I’m typically not a very lucky person, however, in the case of the ’50 Oldsmobile, I happened to find a number of them for sale online. Finding the car for sale makes researching paint colors and details way easier than trying to google search. In the case of this car, there are no less than 12 1950 Oldsmobiles for sale on Hemmings.com which gave me a number of sources to view. The reason it is so much easier is that cars for sale tend to have way more pictures than you’re going to find in a simple google search. As luck would have it, one of them has the same two-tone interior colors that I was trying to match. Technically, I think this one may be done in three colors, but I don’t think I can reasonably pull that off.
Sticking with my two-toned theme, and taking inspiration from the source photo above, I taped off the areas that should remain the lighter color. This was pretty straight-forward, although I did learn that when you are covering something against an edge (as is the case around the chrome trim) it is much easier to stick the tape well over where you are trying to cover and use a stout toothpick to force it back to the edge. That’s what I did in the attached photo. Due to the odd shape of the front top portion of the door panel, I had to leave some excess tape in no-man’s land beyond the front trim piece. I didn’t want to try to trim the other side of the angle as well because I was fairly certain I would lose the tack of the tape on the finished side if I tried. It took me about 45 minutes to get this taped and tucked into the seams with a toothpick. After that, all there was left to do was spray it.
Learning from the rough edges I had with the seats last night, I sprayed it and then immediately put on a rubber glove to hold the tree and grabbed a pair of tweezers to strip the tape away while the paint was still very, very wet. This gave me much sharper edges than I got when I let the paint dry enough to handle it. With the tape now stripped away, you’ll see what I mean about leaving the tape in no-man’s land near the front. It will be easy business to tape off a straight line on the trim piece and get that portion repainted. It needs to all be done in the lighter color and I hope the dark doesn’t show through. The portion in question will be under the dashboard though, so it doesn’t need to be perfect. If I have too much issue hiding it, I could just as easily do it in the dark color. However I plan to do the carpet in a dark color as well and I think the light would look better next to it. I’ll have to see how well I can cover it with the lighter color and make the decision then.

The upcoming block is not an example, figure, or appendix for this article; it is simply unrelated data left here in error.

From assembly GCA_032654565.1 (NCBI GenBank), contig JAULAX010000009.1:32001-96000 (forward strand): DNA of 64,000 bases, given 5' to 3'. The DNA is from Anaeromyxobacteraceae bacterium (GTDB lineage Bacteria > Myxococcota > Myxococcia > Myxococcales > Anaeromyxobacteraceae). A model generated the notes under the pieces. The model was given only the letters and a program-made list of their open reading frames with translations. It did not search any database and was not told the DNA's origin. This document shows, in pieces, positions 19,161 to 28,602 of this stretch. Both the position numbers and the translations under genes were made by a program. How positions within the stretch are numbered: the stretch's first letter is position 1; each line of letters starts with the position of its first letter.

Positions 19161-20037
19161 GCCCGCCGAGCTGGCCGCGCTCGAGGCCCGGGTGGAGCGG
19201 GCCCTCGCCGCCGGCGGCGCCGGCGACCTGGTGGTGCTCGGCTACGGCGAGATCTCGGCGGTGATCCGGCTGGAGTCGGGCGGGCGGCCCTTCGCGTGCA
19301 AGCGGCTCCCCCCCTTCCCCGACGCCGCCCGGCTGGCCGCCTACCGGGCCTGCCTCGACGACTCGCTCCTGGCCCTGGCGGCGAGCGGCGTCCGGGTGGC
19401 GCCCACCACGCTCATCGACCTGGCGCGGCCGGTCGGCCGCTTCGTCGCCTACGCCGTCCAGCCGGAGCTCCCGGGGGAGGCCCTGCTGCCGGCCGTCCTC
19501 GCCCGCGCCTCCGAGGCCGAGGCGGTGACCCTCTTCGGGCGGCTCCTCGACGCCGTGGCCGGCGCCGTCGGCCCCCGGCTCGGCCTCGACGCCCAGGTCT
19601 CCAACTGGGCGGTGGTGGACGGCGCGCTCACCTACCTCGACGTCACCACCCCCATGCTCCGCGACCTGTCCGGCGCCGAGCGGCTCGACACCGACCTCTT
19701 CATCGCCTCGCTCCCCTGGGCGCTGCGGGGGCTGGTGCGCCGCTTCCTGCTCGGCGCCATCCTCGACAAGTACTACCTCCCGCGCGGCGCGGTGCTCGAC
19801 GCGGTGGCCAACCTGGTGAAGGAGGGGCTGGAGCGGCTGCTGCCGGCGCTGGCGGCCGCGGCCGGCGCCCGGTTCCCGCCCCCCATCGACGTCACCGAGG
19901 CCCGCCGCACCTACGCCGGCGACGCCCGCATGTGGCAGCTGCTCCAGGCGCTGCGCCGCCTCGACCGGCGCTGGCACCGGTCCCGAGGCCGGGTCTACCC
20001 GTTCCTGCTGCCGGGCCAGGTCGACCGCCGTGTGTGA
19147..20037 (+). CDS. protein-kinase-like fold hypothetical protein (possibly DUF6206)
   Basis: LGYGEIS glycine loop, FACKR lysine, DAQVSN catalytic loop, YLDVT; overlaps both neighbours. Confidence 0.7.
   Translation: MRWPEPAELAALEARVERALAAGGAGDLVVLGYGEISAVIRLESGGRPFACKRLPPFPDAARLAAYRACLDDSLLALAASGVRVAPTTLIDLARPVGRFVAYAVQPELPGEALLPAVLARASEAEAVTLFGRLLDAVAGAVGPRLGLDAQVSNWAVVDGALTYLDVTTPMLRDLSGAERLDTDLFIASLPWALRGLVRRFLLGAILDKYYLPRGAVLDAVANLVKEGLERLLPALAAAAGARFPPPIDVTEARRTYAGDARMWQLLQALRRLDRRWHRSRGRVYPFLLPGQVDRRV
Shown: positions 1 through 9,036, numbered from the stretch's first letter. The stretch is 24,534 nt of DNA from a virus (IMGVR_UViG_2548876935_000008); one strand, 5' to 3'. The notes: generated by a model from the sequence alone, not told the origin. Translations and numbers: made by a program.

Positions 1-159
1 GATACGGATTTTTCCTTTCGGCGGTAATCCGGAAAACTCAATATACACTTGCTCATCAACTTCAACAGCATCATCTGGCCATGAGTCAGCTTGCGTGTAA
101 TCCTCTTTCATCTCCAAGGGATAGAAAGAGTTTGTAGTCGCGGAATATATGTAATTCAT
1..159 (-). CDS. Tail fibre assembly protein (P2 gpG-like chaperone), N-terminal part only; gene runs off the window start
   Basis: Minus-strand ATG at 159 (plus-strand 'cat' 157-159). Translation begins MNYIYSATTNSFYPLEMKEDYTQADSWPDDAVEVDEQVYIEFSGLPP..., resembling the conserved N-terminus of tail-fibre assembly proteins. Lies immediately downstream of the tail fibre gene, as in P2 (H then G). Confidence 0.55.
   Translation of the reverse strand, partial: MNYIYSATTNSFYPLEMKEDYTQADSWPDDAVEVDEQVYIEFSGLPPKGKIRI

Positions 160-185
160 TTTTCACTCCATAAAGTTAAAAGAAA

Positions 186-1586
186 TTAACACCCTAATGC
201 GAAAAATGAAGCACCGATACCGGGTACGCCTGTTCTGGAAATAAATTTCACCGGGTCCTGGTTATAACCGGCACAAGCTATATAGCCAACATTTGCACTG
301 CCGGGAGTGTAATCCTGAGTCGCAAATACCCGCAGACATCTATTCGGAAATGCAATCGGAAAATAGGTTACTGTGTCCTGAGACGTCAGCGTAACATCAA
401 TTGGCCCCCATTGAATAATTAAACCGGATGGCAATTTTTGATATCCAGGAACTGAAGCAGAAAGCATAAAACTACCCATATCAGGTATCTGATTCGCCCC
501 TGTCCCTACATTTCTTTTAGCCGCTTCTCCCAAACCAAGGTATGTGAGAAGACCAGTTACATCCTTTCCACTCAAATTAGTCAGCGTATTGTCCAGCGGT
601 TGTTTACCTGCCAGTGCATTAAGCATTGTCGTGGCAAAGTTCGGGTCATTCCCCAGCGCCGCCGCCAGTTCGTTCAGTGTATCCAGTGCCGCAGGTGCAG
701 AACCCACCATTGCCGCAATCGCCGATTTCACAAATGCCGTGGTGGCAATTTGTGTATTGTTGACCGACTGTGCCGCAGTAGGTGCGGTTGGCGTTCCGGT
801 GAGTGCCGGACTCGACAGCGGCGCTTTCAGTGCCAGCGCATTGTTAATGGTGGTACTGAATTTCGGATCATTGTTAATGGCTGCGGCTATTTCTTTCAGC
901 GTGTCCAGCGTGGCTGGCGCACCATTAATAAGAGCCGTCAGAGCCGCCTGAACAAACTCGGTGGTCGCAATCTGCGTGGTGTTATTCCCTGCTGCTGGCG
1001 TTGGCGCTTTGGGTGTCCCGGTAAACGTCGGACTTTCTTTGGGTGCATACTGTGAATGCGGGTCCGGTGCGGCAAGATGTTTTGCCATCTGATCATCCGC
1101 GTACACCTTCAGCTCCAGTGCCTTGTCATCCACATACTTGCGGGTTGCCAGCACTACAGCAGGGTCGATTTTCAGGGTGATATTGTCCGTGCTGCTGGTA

Once the paint was dry enough to tape it up again, I went ahead and did the front portion back to the light color. At the same time, after doing some dry fitting, I discovered that the seat back also needed to be done in the light color to match the trim I had already done on the seat front, so I went ahead and painted it back to the light color as well. Now that the paint is dry, it looks pretty good. The edges certainly came out a whole lot crisper than when I let the paint dry on my first go. Lesson learned. Another lesson learned is to leave yourself a ‘tab’ of tape sticking off to make removal with wet paint easier. Obviously it’s very important to be able to grab the tape easily and pull it cleanly away or you risk dropping it into the wet paint.
All that’s left to do is the trim on the doors. To do the chrome trim, I’ve decided to take a shot at it with a Sharpie, oil-based, extra-fine point, metallic silver paint marker. I have never tried using one of these before and can only hope it will work. If it doesn’t look that great, it will be on the interior of a car which isn’t a convertible, so it won’t really be seen that much anyway. If it does work, I will probably finish the window rollers with the same pen and maybe even take a crack at the chrome with the “Futuramic” lettering mentioned in the previous post.
I’ll follow up once I’ve gotten the markers and given this a shot.